Top blog articles
The housing crisis has given rise to various debates among the different sections of society in the United States. And, as a result, certain activists have begun a battle over the possibilities of newer developments. You can see the rise of a few common acronyms such as “Yes in My Backyard” (YIMBY) and “Not In My Backyard” (NIMBY). The latest acronym to join the bandwagon is PHIMBY or “Public Housing in My Backyard”. So, what’s the agenda of the proponents of this school of thought? And, will they be able to solve the growing housing crisis? Let’s find out more about these social housing activists.
What does PHIMBY mean?
PHIMBY is short for “Public Housing in My Backyard,” a term believed to have been coined by Jed Parriott – a member of the Los Angeles Democratic Socialists of America.
This movement has attracted a large number of tenants’ rights advocates – lobbying for the construction of subsidized housing schemes across cities. They believe that public housing below the market rate will be beneficial for municipal housing authorities, the taxpayers, and the entire American society – especially in the Bay Area.
How does PHIMBY differentiate from YIMBYS and NIMBYS?
NIMBYs staunchly oppose any new housing schemes in the name of urban development. Their logic is that it will drastically change the inherent character of urban communities. Their adversaries, the YIMBYs, support affordable high-density housing – for all income levels. They vehemently back pro-development housing-transit bills such as SB 827. The PHIMBYs may be against SB 827 but are all for affordable housing geared toward low-income people.
Simply put, the YIMBY movement allows developers to build private buildings, the NIMBY movement does not want newer residential buildings at all, and the PHIMBY movement wants to resurrect the ideal of public housing.
Could PHIMBYs solve the housing problem?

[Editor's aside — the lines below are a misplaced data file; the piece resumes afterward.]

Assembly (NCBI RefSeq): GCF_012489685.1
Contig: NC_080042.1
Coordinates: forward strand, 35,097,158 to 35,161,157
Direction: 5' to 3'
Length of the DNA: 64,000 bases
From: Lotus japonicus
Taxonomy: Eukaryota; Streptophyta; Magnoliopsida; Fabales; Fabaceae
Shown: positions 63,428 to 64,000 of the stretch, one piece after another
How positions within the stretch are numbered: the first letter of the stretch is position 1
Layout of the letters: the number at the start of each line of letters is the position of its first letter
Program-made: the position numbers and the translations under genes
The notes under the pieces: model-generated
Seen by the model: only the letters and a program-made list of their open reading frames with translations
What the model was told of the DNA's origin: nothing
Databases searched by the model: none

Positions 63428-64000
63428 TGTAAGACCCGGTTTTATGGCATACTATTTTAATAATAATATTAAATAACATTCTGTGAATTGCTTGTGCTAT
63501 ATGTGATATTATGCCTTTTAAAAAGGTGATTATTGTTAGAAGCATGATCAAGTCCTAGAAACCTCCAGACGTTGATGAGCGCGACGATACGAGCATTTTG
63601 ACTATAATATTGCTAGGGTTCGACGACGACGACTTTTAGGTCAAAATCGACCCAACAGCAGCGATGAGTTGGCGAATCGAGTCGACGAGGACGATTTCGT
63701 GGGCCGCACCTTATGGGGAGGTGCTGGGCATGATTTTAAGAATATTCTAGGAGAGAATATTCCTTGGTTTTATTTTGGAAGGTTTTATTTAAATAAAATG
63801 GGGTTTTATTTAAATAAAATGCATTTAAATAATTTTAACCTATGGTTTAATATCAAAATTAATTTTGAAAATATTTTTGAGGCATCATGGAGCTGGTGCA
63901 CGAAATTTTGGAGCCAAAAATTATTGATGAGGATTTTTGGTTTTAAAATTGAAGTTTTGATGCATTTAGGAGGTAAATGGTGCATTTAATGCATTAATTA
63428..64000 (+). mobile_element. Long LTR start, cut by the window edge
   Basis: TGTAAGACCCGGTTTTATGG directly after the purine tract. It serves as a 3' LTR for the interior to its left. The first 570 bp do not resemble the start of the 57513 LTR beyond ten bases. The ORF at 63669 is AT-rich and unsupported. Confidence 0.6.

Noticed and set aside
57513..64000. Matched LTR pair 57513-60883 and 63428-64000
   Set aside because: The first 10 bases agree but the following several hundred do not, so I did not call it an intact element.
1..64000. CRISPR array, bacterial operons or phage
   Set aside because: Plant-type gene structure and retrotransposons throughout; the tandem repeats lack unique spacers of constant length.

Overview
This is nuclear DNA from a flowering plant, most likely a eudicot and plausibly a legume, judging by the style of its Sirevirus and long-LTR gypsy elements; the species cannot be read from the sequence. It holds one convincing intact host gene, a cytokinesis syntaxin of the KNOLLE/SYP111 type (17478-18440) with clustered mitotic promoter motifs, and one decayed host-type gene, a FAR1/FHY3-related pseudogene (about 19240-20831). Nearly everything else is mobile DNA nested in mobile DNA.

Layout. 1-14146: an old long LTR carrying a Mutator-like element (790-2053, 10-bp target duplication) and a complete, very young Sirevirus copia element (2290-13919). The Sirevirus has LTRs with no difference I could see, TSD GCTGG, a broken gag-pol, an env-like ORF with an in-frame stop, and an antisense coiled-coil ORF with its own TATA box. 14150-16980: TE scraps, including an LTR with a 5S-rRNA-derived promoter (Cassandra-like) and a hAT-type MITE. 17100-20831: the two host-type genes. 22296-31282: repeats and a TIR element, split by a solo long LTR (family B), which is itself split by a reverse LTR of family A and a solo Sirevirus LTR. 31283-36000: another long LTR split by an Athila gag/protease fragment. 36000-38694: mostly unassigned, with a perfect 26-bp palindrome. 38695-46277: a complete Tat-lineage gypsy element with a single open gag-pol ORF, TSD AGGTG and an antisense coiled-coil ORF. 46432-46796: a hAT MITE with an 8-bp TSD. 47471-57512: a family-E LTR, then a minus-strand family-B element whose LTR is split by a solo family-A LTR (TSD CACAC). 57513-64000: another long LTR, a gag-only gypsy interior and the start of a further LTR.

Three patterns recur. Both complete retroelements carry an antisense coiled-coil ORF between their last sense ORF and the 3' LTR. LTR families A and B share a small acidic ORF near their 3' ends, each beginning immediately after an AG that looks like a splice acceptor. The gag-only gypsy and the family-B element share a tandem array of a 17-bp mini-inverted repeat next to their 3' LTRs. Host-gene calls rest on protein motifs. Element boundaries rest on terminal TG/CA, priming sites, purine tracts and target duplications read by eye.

PHIMBYs advocate for increased investment in public and municipal housing. They believe that the beneficiaries should be the low-income communities that are most affected by any housing shortage. They also advocate strengthening tenant protections and rent control apart from better public housing.
The PHIMBY ideology could prove to be a new ray of light in the NIMBY vs YIMBY debate. It will encourage everyone to seek alternatives to profit-driven private development – a step that’s significant in alleviating the housing crisis.
See your home's investment dashboard
Your equity and how to grow it, plus help with managing maintenance and visibility to neighborhood projects
Read more: The current housing market
Reasons why PHIMBYism may be a boom during the pandemic
There are a few good reasons why the pro-housing PHIMBY movement can help to revitalize the economy. The COVID-19 epidemic has resulted in high unemployment rates. Today, people need stable jobs more than ever before. Any new large-scale construction will lead to new construction job opportunities. As more and more workers get employment, they’ll gain spending capacity on other goods and services. The cycle will ensure that the economy revitalizes. Additionally, this kind of below-market-rate housing will ensure a good and affordable housing supply to most of the working class residing in that area.
Read more: How the pandemic changed home values
Reasons why PHIMBYism may face obstacles
There may be a few political obstacles to the ideas of PHIMBYism. The primary ones are the NIMBYs who object to supportive housing. Some affluent neighborhoods may see subsidized housing as a threat to their existing way of life. The poorer neighborhoods may also resist new homeless shelters and public housing for fear of increasing poverty and further lack of resources in their areas.
The second obstacle is that subsidized housing units in urban areas come at a high cost for the federal government. Moreover, it’s bound to increase the taxpayer bill manyfold. That’s why it’s not easy for the federal government to support such a major domestic spending program.
Moreover, a few anti-housing advocates use the current COVID-19 situation as a way to argue against public housing. Many of them link population density with the dreaded disease. They argue that less crowded cities have lower infection rates as compared to densely populated areas.
Read more: Traditional neighborhood development
While NIMBYs (mostly comprising affluent homeowners) aim at abating residential growth in order to keep certain types of people out of their neighborhoods, YIMBYs vociferously support creating denser, taller residential growth. A middle path is taken by the PHIMBYs who are public housing advocates — supporting the building of affordable living arrangements for low-income people. They believe that only such a big step can drastically improve the current housing shortage.
Read more: Housing indicators to watch for in 2022